The OSAC predominantly will offer vocation and career-focused, accredited certificate programs to students drawn from the Niger Delta Region with Imo State as hub and magnet for industries. The Okwelle Skills Acquisition Center will fully integrate functional skills and micro-financing to make the vision of self-employment, self-reliance and financial freedom a reality for our graduates. The Private Public Partnership (PPP Model)-OSAC key strategy is well established and proven. When the relationship with the Niger Delta Development Commission (NDDC) is fully formalized, the OSAC intends to leverage our network with global institutions, articulation agreements with institutions of higher learning in United States, Okigwe in diaspora and friends of Okigwe to execute our mission and attain our strategic objectives.
And because our associates live in the target communities, they bring contextual familiarity to community-based issues. This allows OSAC to avoid policies, analyses and programs which are not tethered to reality. OSAC will seek creative collaboration and strategic partnerships by engaging with global institutions such as the World Bank, IMF, USAID and other Civil Society Organizations (CSOs) with common mission and NDDC through information sharing, dialogue, and consultation at global, national and state levels. Knowledge is OSAC strategic weapon.
Some Operational Guidance:
Many new ventures fail. Therefore, a critical objective of effective skills acquisition projects is to help new entrepreneurs minimize the failure rate of new ventures. Entrepreneurs must have a strong grasp of business fundamentals such as effective management of people, process and products. Additionally, entrepreneurs who undertake new business ventures should proceed with a known probability of success. The OSAC project will integrate microfinance, knowledge and skills acquisition with the 3Ms of successful small business venture (Money, Management and Marketing).
As you know, many non-business majors such as architects, dentists, pediatricians, and lawyers, etc go through university without taking requisite business courses. However, upon graduation they become small business owners of private practice. These deficiencies are then made up in a hurry through on the job training or hiring business managers. However, without a working knowledge of the fundamentals of business enterprise, small business owners become totally dependent on business managers. Agency problem arises when the interests of business owners are divergent from the interests of business managers whether they full-time employees or outside help. Agency problem aside, small business owners must understand what the numbers mean to provide effective leadership, oversight and control. Therefore, the OSAC curricula will include the role of appropriate business systems and functional areas of business anchored on sound management principles and current industry best practices.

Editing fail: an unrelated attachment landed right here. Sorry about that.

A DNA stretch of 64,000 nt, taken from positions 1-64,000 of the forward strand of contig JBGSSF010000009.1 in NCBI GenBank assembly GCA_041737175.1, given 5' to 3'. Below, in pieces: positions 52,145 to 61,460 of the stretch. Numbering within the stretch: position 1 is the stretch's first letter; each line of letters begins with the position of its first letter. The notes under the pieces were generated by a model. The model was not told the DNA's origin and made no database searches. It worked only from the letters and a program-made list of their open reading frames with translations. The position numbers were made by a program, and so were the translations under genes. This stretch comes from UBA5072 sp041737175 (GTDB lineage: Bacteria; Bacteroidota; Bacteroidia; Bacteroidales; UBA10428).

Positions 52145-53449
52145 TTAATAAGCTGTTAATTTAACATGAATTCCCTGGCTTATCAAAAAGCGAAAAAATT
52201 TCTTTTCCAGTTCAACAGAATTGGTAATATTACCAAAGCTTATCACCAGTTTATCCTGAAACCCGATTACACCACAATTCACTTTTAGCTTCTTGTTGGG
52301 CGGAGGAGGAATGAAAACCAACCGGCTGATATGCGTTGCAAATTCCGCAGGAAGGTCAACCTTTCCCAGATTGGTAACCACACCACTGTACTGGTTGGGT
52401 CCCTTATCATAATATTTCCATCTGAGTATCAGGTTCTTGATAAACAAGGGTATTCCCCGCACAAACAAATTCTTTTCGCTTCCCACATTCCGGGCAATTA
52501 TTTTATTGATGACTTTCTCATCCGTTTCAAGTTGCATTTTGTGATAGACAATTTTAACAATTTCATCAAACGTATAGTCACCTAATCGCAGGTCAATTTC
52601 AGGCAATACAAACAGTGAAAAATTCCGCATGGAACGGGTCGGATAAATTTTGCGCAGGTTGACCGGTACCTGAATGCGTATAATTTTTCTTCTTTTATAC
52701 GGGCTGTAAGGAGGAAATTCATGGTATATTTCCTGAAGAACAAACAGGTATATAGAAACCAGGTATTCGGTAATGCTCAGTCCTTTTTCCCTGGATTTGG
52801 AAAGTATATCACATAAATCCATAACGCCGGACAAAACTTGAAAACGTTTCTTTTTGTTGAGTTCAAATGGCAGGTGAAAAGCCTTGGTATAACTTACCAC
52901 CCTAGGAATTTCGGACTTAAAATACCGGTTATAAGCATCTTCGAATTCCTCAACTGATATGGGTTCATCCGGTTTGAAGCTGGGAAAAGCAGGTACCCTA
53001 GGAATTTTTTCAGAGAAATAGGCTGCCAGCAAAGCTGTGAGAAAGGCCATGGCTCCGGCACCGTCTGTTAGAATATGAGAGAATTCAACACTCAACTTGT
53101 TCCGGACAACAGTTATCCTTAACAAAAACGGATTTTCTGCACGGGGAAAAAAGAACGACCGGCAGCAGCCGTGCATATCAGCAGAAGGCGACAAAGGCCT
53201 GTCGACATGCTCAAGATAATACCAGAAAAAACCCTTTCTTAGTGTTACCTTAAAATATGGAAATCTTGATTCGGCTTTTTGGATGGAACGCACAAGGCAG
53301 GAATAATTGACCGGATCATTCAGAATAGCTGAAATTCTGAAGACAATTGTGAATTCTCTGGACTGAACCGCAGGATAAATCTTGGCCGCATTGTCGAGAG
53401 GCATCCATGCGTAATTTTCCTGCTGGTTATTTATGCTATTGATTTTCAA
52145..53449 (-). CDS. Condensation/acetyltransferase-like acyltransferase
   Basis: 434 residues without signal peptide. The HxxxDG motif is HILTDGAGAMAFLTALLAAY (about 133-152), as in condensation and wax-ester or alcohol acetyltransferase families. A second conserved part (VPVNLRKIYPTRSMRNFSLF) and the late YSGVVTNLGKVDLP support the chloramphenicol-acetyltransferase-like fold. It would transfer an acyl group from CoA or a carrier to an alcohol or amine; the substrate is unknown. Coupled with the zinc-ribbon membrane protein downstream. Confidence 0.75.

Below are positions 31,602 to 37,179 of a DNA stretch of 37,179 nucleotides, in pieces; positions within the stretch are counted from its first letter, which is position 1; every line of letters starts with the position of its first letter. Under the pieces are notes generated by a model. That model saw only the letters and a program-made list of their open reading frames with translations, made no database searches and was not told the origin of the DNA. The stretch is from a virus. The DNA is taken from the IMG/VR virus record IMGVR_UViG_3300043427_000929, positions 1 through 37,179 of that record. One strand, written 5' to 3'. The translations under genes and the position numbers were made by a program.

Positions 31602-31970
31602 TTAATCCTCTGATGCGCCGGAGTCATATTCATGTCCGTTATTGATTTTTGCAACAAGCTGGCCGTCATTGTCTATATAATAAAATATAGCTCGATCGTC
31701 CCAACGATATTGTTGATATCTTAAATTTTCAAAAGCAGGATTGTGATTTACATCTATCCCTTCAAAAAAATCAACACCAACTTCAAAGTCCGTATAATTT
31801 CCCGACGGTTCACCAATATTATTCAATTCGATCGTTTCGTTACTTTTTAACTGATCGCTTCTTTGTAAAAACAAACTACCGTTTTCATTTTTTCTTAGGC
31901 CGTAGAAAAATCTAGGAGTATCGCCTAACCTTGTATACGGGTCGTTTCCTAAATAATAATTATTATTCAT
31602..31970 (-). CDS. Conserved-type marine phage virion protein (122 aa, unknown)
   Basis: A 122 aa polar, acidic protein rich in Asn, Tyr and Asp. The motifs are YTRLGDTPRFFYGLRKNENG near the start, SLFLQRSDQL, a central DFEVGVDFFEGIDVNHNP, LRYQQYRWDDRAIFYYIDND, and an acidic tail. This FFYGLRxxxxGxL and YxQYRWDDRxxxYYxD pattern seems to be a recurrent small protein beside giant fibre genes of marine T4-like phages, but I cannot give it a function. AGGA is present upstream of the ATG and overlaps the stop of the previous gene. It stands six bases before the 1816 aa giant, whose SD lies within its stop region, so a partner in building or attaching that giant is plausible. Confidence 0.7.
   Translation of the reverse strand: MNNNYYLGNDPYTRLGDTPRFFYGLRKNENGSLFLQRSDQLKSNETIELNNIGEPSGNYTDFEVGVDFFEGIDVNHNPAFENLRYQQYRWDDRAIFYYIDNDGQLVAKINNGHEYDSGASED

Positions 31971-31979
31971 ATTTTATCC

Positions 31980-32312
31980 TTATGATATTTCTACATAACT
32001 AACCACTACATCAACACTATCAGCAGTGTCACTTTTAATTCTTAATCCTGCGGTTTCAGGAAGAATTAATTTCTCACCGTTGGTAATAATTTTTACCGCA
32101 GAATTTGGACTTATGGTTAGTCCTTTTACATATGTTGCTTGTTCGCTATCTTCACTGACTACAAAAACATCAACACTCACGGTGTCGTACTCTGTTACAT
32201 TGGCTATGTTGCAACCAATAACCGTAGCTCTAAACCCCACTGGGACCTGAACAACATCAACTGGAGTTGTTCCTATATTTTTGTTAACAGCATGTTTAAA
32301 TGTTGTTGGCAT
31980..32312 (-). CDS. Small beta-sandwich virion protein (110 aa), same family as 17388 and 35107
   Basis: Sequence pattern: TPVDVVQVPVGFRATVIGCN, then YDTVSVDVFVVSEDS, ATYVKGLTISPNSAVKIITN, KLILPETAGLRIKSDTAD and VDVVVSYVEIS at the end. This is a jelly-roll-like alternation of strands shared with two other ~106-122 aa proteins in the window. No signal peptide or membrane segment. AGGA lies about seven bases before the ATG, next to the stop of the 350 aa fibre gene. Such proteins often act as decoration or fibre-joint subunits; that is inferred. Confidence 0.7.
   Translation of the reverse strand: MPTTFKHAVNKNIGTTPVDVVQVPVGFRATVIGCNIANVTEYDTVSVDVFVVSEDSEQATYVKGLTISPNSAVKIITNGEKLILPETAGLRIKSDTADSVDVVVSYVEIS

A preliminary review of failed small businesses indicates a common pattern: Lack of attention to the 3Ms of business enterprise: Money, management and marketing. Additionally, many small businesses ignore the business entity concept: The activities of a business should be recorded separately from the activities of the owners. Indeed, the personal activities of a small business owner should be separate and distinct from the activities of the business entity. Many small businesses get into trouble for failure to draw this distinction, particularly with respect to cash flows and uses of cash derived from business operations.
Proposed Programs of Study
There will be seven programs of study at OSAC: The School of Information Technology, the School of Drafting and Design, the School of Electronics Technology, the School of Business Technology, the School of Agricultural Technology, the School of Health Technology and the School of Nursing. The OSAC will impart skills and knowledge that our graduates can use to pursue employment opportunities in today’s world.
The OSAC programs of study will blend traditional academic content with applied learning concepts, with a significant portion devoted to practical study in a lab environment. Advisory Councils will comprise of representatives of local businesses and employers that will help each OSAC program periodically assess and update curricula-learning modules, equipment and laboratory design.
Some Strategic Objectives
(1) Beyond the development of human capacity and the building of a continually growing pool of trained workforce, the OSAC will encourage the culture of self-employment and self-reliance for employment and job creation. The ultimate aim of the OSAC will be to encourage the continuous upgrading of our domestic productive processes and capacities and innovation-the adoption of new ways of doing things.
(2) OSAC envisions Financial Literacy seminars under the rubric of Business Technology program that will afford our communities access to income-generating workshops, empowering and reinforcing their self-reliance. Okwelle Skills Acquisition Center with integrated Microfinance programs will provide access to credit, adequate training and cultivating in our graduates the importance of saving and investment.
(3) OSAC plans to provide tools and training to increase farming production at the local level. The Niger Delta Region in general and old Okigwe-Otanzu Otanchara in particular have the natural endowment and the requisite human capital to become the food basket of the South-East. OSAC will encourage community farms where they can implement new techniques and fully mechanized agriculture and industrial food processing.